For Writers

Trouble Writing a Scene? Bring it Back to Character

A quick post for you this Monday, Happy Writers! NaNoWriMo is imminent, and I’m about to launch into an all-day flurry of schoolwork to try to get everything done so I have some nice, lengthy, juicy writing days later in the week. (If you would like to follow my noveling progress, follow me on NaNoWriMo.org!)

Today, I want to talk about scenework. Novels are broken up into distinct chunks — among these, acts, chapters, scenes, paragraphs, and sentences.  Scenes are some of the most important elements of a novel — if your individual scenes aren’t engaging, a reader is never going to appreciate the bigger picture. You want scenes that reveal your characters and move the story forward — scenes that build like bricks to construct the big, beautiful mansion (or townhouse, or skyscraper, or complicated subway system) your book will eventually be. 

So, what do you do when you can tell a scene isn’t working? 

In the immortal words of Michael Scott: Keep It Simple, Stupid.

When you’re having trouble writing a scene, bring it back to the characters.

Try to forget that you’re writing a big, scary novel. Instead, remember that you’re writing about characters. These characters, and this small moment in time.

Ask yourself:

  • What does my character want in this scene?
  • How do they get it? (Or don’t they?)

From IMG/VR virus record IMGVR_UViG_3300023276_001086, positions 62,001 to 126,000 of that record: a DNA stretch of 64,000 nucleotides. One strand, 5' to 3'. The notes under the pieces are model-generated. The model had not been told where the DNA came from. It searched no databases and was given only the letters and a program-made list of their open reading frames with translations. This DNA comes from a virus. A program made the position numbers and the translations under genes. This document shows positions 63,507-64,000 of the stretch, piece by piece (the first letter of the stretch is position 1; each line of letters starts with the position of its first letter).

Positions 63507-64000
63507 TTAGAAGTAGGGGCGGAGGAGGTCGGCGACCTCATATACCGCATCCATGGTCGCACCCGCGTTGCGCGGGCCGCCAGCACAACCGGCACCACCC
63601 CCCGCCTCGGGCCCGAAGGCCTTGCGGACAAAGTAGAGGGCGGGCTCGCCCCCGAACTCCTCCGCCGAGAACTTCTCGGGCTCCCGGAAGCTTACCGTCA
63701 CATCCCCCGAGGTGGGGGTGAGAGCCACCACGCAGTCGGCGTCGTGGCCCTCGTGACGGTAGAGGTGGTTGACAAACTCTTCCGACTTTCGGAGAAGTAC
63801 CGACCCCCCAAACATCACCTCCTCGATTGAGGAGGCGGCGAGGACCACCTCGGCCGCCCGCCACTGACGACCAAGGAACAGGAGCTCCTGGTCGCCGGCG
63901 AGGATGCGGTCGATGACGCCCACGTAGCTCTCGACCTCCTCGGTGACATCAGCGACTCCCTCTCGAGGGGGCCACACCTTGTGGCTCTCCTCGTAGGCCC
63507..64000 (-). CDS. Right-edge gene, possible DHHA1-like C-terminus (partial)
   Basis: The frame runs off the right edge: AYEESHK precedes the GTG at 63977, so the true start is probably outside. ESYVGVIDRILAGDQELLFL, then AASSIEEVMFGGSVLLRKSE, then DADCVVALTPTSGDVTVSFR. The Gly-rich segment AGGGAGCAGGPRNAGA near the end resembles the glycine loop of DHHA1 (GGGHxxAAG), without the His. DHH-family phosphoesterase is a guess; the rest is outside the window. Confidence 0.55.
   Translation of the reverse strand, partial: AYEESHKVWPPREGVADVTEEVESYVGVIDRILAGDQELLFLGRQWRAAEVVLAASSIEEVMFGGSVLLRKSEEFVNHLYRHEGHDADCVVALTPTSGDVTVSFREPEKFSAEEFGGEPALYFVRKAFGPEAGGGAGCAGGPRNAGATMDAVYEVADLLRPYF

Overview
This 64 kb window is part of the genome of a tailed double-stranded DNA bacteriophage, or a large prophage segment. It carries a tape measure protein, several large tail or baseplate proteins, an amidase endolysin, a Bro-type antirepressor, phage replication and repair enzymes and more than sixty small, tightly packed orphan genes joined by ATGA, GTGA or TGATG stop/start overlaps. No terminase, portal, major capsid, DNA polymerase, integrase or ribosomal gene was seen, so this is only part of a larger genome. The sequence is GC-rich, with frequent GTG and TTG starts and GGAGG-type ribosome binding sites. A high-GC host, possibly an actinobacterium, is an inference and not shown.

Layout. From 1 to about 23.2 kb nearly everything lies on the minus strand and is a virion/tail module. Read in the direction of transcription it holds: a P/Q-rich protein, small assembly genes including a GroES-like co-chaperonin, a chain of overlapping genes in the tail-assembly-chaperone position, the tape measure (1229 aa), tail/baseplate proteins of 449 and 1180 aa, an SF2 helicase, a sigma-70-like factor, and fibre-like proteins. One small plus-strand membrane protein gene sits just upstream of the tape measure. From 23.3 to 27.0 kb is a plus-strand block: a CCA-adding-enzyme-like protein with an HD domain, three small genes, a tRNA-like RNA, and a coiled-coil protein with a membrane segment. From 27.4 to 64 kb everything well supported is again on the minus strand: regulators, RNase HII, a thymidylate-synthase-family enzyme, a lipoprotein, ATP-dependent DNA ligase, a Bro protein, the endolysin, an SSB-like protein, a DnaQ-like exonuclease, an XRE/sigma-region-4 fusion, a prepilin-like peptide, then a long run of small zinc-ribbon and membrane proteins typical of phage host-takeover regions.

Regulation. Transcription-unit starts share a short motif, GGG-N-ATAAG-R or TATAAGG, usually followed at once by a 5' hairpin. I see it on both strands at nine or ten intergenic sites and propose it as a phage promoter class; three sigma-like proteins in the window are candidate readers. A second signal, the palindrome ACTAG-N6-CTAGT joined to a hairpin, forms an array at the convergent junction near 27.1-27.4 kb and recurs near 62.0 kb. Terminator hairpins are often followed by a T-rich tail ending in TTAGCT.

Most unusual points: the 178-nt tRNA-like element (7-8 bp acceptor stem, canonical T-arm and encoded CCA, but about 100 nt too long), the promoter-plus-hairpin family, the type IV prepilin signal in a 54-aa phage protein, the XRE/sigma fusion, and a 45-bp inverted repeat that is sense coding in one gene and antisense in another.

• How does my character feel about what’s happening?

Bring it back to character and the small, human, universal experiences they might go through. Show how the locations and events of your story affect your protagonist. Use your character’s emotional graph as a map to route your scene. 

Do this for every character in the scene. Even side characters. Every character thinks they’re the protagonist of their story. Make sure, going into the scene, that everyone there has a reason to be there. 

Another tip: Try to find three beats for every character in the scene. A beginning establishing beat, a middle moment (a turn or twist, perhaps), and something conclusive. If you know what every character wants (and if those motivations contradict, contrast, or conflict with each other), your scene will be way more dynamic. 

I hope this advice helps someone out there in the big, scary, writer-y world!  If you liked this post, you might check out one of these, too:

Happy Writing, and I’ll see you in November! 

For more updates related to writing, reading, gaming, and general life-ness, follow Christina on Social Media: Twitter | Twitch | Instagram | YouTube 

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Christina is an aspiring novelist, who wanted to create a safe, fun place to share advice, inspiration, and motivation with other writers!

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